Tupac: Resurrection
R
Entertainment: +1
Acceptability: -3

Tupac: Resurrection is a documentary celebrating the life and legacy of the late rap-music artist Tupac Shakur. Narrated by Tupac himself, the movie is a compilation of family video, professional film, news footage and interviews with the rapper, all presenting events that led to his murder. He was raised in the ghetto of New York City in the early 1970s by his activist mother. He states, The same crime that whites are afraid of is the same crime that blacks are afraid of except the blacks live right next door to the criminals. His songs reveal a political perspective that flows from his childhood pain and the struggle of the disadvantaged and oppressed. Tupac agrees that his music is graphic and ugly because it expresses reality. He believes that his music diagnosed, not caused, the problem. His hope was that society would see the madness for what it is and make the social change to help our disadvantaged communities.

The music of Tupac, known as the godfather of gangsta rap, is popular with children and youth ages 1221. Despite Tupacs well-intentioned motives, the message in this movie and the lyrics of his music present a troubling perspective on police brutality, prostitution, poverty and the like. Drugs, sex and violence seem to be glamorized while authority figures parents, government and police are disrespected. These are poor solutions to our social ailments. Women are mistreated as sexual objects, and Tupac endorses sex without commitment or emotional attachments. Tupac speaks candidly about his time in prison but does not take responsibility for the actions that put him there. Due to strong language, drug use, violence and sex as well as Tupacks repeated run-ins with the law, Preview cannot recommend this movie. But if you choose to let your teenager see it, watch it with him or her so that you can discuss it afterwards.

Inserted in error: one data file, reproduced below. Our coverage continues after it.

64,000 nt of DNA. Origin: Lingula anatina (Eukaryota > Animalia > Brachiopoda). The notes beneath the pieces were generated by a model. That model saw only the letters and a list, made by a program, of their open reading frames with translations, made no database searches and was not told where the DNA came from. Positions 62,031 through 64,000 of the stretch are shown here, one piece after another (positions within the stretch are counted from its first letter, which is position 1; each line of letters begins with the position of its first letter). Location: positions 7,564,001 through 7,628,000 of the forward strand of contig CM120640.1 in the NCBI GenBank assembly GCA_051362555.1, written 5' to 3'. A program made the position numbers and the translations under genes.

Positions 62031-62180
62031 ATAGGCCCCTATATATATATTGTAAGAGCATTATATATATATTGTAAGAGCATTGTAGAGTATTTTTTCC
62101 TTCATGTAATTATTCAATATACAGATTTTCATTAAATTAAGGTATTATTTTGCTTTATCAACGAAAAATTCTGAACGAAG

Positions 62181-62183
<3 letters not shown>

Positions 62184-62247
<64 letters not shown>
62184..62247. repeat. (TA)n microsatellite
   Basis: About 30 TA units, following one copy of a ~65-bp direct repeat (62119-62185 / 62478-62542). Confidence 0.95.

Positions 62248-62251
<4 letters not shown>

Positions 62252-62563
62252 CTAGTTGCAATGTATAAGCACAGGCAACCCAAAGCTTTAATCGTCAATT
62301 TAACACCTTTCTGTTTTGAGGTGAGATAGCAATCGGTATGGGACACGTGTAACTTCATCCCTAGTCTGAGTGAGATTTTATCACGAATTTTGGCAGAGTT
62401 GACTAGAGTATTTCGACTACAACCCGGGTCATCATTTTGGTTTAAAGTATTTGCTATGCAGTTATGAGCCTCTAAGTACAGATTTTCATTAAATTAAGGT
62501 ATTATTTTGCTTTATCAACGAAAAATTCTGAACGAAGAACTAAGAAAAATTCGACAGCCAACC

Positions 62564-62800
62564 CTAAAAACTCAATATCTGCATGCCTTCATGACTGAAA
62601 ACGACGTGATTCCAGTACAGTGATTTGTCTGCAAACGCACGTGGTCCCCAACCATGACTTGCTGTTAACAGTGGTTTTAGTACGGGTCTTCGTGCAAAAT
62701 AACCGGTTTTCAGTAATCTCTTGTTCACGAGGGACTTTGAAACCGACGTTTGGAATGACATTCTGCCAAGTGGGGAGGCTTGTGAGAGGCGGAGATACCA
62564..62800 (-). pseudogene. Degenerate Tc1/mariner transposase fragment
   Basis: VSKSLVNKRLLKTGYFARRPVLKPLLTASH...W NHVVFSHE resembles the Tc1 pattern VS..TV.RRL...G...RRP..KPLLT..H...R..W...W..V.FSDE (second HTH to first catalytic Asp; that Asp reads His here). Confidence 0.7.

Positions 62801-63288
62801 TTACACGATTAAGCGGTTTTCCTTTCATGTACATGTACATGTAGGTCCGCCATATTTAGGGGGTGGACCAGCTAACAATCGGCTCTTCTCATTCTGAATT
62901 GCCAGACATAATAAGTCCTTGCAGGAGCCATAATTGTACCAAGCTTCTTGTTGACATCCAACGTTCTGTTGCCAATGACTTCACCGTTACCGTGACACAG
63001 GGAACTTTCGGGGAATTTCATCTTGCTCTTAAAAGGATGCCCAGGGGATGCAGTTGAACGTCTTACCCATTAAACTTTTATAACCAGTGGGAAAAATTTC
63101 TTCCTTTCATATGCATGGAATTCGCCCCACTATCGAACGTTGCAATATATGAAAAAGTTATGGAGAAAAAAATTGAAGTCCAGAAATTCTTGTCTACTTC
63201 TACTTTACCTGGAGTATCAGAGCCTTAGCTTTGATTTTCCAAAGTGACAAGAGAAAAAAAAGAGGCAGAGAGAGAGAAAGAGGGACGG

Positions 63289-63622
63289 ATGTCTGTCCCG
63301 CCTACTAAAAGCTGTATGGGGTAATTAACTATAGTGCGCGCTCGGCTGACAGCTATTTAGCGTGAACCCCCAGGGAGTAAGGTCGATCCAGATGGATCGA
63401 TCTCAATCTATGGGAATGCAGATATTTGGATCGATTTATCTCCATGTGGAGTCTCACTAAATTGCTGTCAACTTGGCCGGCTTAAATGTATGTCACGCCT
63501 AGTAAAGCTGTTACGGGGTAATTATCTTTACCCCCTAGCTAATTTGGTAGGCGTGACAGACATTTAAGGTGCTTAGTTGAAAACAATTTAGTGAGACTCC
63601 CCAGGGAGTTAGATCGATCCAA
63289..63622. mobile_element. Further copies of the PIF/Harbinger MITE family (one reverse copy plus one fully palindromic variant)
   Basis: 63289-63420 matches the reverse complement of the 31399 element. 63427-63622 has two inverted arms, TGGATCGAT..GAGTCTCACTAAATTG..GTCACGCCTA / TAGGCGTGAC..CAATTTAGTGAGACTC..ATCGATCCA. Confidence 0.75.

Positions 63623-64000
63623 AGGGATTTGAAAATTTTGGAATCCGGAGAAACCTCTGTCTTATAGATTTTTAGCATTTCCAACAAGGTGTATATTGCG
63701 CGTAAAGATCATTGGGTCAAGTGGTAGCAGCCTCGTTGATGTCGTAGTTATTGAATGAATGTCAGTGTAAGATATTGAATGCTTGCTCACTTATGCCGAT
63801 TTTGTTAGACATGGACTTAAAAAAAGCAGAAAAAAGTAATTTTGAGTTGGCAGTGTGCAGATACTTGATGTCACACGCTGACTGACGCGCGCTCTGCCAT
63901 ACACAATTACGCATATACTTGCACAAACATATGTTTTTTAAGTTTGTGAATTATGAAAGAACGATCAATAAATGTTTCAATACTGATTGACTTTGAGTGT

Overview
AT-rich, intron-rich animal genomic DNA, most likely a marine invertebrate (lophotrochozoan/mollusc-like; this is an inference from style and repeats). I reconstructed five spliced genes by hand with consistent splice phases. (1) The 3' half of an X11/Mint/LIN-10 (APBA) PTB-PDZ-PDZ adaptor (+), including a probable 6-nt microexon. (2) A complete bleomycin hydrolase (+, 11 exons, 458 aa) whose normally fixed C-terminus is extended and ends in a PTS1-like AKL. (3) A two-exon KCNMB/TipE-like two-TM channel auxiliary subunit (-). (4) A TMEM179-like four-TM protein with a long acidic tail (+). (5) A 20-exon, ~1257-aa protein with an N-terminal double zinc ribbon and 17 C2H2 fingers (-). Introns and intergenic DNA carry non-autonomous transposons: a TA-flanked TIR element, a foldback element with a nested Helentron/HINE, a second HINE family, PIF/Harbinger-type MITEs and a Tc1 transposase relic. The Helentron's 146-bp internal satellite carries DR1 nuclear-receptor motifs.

Preview Reviewer: Brian Hughes
Distributor: Paramount Pictures

Summary
Crude Language: Many (21) times mild (hell 5, damn 4); moderate (bitch 6, ho 4, butt 1); strong (ass 1)
Obscene Language: Many (63) times moderate (screw 1); strong (f-word 23, MF 6, s-word 23, dick 4, finger gesture 6)
Profanity: Several (6) times moderate (OMG 3); strong (GD 3)
Violence: Many moderate (shootings, knife held to a mans neck, discussion about fighting, discussion about life in prison, footage of Rodney King beating and police beating other black people, footage of bombs being dropped on Vietnam, photo of Tupac with a bruised and swollen face, people fighting in the streets)
Sexual Intercourse: None
Nudity: None
Homosexual Conduct: None
Sexually Suggestive Action/Dialog: Many moderate (discussion about his sexual activity and love for women, party scenes where women wear revealing clothing and dance seductively, footage of a man licking a womans breast, footage of Tupac and another man on stage while clothed faking sex acts with full-sized dolls)
Drug Abuse: Many mild (drinking of beer and Champaign); moderate (smoking of marijuana); strong (use of drug paraphernalia, drug dealers selling on the street, a person wearing a gas mask filled with drug smoke, crack use)
Other: The n-word is used repeatedly, Tupac defines niggers as those who were hung out on trees with ropes around their necks and niggaz as those who hang out at parties with ropes of gold around their necks
Running Time: 120 minutes
Intended Audience: Teens and adults

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